Posts Tagged ‘access info europe’

New publication: recent case law impacts on the Council’s ability to negotiate in secrecy

Monday, May 25th, 2015
Recent cases at the Court of Justice on Regulation 1049/01 on public access to Parliament, Council and Commission documents set new limits to confidentiality in the Council’s legislative and international negotiations, as Vigjilenca Abazi and Maarten Hillebrandt argue in their recent case note article entitled “The legal limits to confidential negotiations: Recent case law developments in Council transparency: Access Info Europe and In ‘t Veld”, published in the Common Market Law Review.

Coalition of actors criticises Commission’s transparency initiative for falling short

Tuesday, May 12th, 2015

Recent days have seen a wave of criticism against the new Commission’s transparency initiative. 

Maarten Hillebrandt

The recent campaign of lobbying watchdogs and critical EU actors follows after a conference on the topic, organised by EP vice-president Guillaume and a activist coalition called ALTER-EU, was held on 23 April in the EP. The conference focused on the role and functioning of the EU’s lobbying register and the impact of lobbying in the Council.

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European Court of Justice upholds judgement in Access Info Europe appeal

Wednesday, October 23rd, 2013

The Court of Justice of the EU dismisses in full the Council’s appeal against an earlier judgement in the much publicised Access Info Europe case.

 

Pam_Helen_Council_FinalThe long awaited judgement of the Court of Justice of the EU (CJEU) in the Access Info Europe appeal was finally handed down last week, on 17 October. After losing a case against Access Info Europe (AIE) in front of the lower General Court, the Council appealed. The CJEU now has found that the General Court’s judgement was correct and must therefore be upheld. In total, three separate pleas in law filed by the Council were refuted.

 

On its website, AIE director Helen Darbishire commented: “If the Council applies this ruling to all similar documents, this would finally provide a similar level of transparency at the EU level as one would normally find in national legislative processes.” On Twitter, AIE spoke in equally superlative terms, saying that it was “More than satisfied! The decision we hope will open the door to a more participatory and transparency EU!” The Council, meanwhile, has not given the case any attention on its news homepage.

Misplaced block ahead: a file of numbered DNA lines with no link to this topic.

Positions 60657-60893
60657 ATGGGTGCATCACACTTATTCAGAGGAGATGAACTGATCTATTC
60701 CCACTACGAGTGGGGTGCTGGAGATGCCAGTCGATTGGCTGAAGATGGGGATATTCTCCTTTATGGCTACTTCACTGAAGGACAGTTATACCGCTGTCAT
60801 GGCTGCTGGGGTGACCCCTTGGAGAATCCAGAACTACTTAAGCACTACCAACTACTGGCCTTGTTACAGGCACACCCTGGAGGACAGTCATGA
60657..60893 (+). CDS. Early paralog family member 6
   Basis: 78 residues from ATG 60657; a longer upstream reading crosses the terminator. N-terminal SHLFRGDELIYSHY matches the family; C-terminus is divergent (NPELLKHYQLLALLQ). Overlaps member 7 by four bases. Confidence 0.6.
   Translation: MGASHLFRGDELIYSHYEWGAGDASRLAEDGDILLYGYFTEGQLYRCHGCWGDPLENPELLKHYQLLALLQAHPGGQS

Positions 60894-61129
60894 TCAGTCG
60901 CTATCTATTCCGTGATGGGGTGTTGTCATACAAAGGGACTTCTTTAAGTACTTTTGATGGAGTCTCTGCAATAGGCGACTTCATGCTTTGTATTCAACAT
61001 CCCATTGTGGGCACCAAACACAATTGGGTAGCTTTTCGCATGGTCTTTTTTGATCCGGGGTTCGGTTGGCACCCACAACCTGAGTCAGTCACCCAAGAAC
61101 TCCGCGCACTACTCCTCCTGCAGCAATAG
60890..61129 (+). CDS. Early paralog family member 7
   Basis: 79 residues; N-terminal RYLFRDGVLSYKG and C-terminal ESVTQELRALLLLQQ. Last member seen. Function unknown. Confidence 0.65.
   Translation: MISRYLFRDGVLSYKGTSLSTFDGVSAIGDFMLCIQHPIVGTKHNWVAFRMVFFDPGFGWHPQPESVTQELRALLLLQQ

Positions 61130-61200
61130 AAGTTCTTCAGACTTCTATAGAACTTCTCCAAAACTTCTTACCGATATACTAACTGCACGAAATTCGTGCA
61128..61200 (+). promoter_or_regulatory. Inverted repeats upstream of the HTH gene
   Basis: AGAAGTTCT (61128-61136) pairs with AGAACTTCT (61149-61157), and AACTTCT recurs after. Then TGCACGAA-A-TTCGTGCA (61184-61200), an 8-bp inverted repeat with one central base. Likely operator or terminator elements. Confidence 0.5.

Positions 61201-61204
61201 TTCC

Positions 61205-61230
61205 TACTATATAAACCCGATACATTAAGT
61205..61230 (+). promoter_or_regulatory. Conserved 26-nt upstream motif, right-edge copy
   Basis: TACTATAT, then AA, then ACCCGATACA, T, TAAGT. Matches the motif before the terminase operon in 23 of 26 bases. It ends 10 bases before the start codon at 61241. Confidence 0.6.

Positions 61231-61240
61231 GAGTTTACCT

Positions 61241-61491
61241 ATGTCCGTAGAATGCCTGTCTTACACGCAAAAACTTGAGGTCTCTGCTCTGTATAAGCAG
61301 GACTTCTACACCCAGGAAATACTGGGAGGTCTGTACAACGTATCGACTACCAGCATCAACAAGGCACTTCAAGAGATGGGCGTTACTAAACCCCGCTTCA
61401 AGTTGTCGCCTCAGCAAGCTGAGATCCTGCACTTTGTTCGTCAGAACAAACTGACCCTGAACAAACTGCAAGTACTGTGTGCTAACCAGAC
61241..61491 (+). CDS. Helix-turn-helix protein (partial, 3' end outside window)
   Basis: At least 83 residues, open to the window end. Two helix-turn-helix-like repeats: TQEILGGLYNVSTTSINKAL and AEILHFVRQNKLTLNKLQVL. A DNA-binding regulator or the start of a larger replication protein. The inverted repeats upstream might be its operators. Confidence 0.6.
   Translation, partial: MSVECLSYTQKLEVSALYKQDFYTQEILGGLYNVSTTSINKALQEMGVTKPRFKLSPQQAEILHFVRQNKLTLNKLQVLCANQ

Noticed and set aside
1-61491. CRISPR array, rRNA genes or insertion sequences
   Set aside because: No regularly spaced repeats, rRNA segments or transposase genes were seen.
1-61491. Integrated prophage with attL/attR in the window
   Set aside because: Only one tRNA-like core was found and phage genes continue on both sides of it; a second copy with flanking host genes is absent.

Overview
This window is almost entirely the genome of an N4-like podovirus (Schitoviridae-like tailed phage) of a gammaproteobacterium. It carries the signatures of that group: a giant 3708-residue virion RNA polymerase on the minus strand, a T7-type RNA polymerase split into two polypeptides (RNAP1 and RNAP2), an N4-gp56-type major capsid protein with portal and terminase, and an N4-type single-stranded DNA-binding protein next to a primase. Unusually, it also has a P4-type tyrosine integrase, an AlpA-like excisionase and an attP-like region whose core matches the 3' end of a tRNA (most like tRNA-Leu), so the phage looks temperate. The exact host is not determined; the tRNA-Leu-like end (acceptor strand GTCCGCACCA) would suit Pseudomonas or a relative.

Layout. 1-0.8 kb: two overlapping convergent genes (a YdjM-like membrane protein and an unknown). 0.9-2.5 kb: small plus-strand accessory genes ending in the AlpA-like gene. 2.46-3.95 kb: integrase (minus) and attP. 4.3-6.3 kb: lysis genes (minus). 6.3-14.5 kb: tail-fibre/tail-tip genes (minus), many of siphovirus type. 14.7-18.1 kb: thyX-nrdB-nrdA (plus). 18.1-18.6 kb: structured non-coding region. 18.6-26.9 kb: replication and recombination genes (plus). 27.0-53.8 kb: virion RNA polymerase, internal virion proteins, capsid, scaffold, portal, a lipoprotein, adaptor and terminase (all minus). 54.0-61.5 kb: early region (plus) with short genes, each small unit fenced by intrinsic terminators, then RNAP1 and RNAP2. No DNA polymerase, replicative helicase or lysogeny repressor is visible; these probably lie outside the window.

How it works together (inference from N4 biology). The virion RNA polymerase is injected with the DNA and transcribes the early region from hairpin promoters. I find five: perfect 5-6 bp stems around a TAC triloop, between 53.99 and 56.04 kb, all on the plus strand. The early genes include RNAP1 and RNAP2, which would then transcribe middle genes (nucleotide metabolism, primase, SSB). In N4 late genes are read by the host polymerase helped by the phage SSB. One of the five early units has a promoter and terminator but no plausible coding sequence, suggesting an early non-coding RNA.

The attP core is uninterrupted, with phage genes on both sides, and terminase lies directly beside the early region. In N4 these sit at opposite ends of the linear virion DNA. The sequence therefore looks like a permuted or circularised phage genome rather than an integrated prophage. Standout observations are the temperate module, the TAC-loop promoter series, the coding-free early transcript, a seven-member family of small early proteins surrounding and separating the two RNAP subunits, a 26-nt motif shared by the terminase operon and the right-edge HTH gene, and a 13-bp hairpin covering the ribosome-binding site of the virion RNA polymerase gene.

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Guide on exercising your access to documents rights in the EU

Tuesday, June 4th, 2013

Image AIE Guide on access Earlier this year, the Madrid-based transparency advocacy organisation Access Info Europe released a manual for those seeking access to European Union documents.

The Guide on Access EU Documents is particularly aimed at citizens and civil society, but also at academics and journalists. By explaining the administrative procedure underlying Regulation 1049/2001 (the EU’s law on access to documents) step by step, AIE seeks to “demystify” an opaque procedure which “remains underused by the population at large”.

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AG Opinion in Access Info Europe appeal: the transparency saga continues

Tuesday, May 21st, 2013

logoLast week, Advocate General Cruz Villalón delivered his opinion in the Council’s appeal against the General Court’s Access Info Europe judgement of 2011. (For a background to this case, see an earlier post on this website.) AG Cruz Villalón’s opinion, which can be accessed here, marks another move in the longstanding debate about the role of transparency in the Council and, more broadly, in legislative procedures. The AG takes a principled stance in his opinion, which leads to an uncompromising, at times tough attitude towards the arguments put forward by the Council and its supporting intervenors (Czech Republic, Greece, Spain). In paras 59 and 60 of the opinion, the AG brings the crux of the matter down to a single question, which he immediately answers:

Fundamentally, the question at issue is therefore this: does the identity of the Member States submitting ‘amendments’ in a ‘legislative procedure’ constitute information that may be refused under the exception provided for in Article 4(3) of Regulation No 1049/2001?

The answer to this question must, in my view, be in the negative.

He then goes on to substantiate this position in the light of transparency’s contribution to the overarching principle of democracy.

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